There is a simple solution. Get a grounding strap, sometimes called a static wick. You may have noticed chains dangling from the frames of big trucks dragging along the ground. Those are cheap, but unless you drive a truck, doubt you want the sound of a chain dragging echoing through your family sedan. Good static wicks are made of rubber or plastic with wires embedded in them. Attach the bracket end to your car, and the rubberized material is heavy enough to drag the ground. As it wears away, fresh wire ends are exposed, so it is always grounded. If you go to the auto parts store and the clerk does not have grey hair, they will probably have no idea what you are asking for. One of the better known brands of static straps at the link.

  4. To answer the question: there is no value to the posted sign because the sign doesn’t tell patrons what the danger is. Is the danger that an electrical spark will blow up the whole gas station? Or, is the danger that a distracted patron will be struck by a vehicle? Or, that fumes from the gas would effect cell phone operation such that government surveillance of your phone call would be impossible? Or, that Buddy, the Class D mechanic, just got out of the mental hospital and still thinks cell phone transmissions are messing up his brain and might get violent? If Buddy takes a tire iron to a customer, I don’t think that sign is going to protect the owner from much of anything. Seriously, patrons might be willing to accept the risk of some dangers but not others.

  5. However, some government offices maintain that there is a danger as with this warning in Canada.” – JT

    The defense would be a legal fiction. 😉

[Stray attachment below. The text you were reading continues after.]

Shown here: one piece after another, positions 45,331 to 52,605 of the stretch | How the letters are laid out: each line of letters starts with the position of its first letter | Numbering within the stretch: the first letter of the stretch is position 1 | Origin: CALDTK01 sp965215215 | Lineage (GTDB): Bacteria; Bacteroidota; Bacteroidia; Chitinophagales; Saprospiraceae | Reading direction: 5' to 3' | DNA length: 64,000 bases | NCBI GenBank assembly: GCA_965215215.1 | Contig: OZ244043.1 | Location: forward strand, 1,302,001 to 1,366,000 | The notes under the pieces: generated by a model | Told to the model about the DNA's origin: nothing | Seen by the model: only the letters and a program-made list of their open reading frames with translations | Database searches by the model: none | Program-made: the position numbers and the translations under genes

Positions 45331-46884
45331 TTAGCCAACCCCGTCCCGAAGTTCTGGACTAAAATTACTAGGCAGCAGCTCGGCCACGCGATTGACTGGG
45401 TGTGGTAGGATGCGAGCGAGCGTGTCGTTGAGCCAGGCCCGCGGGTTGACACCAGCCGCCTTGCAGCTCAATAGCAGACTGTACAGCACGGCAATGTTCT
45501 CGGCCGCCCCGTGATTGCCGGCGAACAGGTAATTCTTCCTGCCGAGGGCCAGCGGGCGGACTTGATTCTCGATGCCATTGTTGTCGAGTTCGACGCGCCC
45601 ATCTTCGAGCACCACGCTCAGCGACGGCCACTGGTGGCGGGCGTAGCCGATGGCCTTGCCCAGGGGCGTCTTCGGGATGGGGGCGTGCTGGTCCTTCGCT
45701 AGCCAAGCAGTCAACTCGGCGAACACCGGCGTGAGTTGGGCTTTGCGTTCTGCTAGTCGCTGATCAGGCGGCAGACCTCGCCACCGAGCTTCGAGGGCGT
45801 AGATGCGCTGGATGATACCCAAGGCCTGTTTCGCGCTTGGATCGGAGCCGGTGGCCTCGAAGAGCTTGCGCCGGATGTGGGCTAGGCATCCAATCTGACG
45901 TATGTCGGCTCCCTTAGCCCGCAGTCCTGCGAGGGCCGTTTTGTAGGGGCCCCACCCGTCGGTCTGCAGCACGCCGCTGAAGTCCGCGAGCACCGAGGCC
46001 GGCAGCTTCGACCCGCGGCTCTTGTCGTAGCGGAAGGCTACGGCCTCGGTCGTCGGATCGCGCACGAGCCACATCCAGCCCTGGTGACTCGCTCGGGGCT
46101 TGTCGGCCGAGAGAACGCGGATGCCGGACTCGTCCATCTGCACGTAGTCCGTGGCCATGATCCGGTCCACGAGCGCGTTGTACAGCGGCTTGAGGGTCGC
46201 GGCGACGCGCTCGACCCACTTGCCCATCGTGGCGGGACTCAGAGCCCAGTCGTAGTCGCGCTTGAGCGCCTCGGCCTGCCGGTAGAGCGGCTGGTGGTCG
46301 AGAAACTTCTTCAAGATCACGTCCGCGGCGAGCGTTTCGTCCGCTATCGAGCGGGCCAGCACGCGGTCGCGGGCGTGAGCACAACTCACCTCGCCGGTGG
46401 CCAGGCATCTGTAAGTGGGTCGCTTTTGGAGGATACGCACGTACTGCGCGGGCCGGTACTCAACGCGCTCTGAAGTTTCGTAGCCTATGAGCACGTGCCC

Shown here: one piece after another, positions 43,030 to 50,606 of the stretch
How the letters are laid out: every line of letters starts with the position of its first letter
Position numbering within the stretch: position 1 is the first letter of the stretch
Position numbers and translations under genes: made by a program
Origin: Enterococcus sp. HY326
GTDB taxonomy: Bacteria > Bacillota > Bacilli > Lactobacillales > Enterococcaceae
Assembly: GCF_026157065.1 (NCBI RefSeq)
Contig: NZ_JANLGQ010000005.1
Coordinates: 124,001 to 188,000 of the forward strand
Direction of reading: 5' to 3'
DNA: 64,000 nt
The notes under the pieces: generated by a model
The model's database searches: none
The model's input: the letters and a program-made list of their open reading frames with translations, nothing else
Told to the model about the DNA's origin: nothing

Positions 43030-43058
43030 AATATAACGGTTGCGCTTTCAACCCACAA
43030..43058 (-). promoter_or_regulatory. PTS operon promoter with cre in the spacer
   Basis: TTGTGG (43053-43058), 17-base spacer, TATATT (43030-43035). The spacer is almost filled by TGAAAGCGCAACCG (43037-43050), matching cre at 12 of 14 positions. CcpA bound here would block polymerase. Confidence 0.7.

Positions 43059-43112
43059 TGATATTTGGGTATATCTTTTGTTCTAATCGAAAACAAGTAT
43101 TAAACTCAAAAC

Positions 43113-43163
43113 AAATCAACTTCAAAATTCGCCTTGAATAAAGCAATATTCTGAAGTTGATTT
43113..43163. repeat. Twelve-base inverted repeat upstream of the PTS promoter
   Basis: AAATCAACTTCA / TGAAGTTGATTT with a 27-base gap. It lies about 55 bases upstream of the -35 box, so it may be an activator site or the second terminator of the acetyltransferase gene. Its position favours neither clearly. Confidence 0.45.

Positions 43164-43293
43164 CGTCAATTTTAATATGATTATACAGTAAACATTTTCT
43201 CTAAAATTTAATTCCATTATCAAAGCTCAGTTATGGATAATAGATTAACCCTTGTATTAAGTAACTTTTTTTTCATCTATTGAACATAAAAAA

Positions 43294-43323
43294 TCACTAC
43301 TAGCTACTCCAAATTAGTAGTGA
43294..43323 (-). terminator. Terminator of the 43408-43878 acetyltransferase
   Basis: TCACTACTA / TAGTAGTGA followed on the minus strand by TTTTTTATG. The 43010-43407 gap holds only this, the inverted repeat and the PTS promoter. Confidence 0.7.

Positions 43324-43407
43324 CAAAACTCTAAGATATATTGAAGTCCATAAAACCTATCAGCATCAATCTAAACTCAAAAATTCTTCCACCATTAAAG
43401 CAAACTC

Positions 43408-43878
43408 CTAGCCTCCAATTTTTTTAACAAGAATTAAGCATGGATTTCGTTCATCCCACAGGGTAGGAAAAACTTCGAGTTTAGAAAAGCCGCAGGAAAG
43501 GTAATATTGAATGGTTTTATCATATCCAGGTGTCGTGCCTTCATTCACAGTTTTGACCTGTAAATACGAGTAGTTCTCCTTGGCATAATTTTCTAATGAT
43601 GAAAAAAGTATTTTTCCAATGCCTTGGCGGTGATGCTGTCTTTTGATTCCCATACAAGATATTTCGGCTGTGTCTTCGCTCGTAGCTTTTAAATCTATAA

6. I want a sign for my bathtub that reads:
    WARNING! High risk of slips and falls.

  7. If you study electronics and radio transmissions, they in fact can not only do things unintended but were the basis of the video depicting Senators who passed the Digital Millennium Act and gave Motorola a monopoly. Digit technology guys is gruesome in what it can actually do to those who don’t know much about electricity, radio or sub-atomic charged particles and high powered magnetics. It’s a shame–the naïve joke about tin foil hats, except, that only makes you an antennae. LOL People need to get educated in high tech or they will be of themselves, victims of others with an agenda. Cell Phones do remember, are not different in transmissions, than ON STAR which allows remote radio to unlock doors and do all kinds of other things to your vehicle’s flash card and computer’s vehicle brain. Wake up America.

  8. The author of the article should go to a different gas station. I don’t like smokers at the pumps. Ya see a lot of that down here in NC.

  9. OS

    since most autos have plastic door handles inside and out, static discharge is a problem. Paul is right, don’t get back in the car, and always touch the outside of the car at least once with your bare hand. i know it’s a pain when it’s cold but that is when the risk of static discharge is greatest.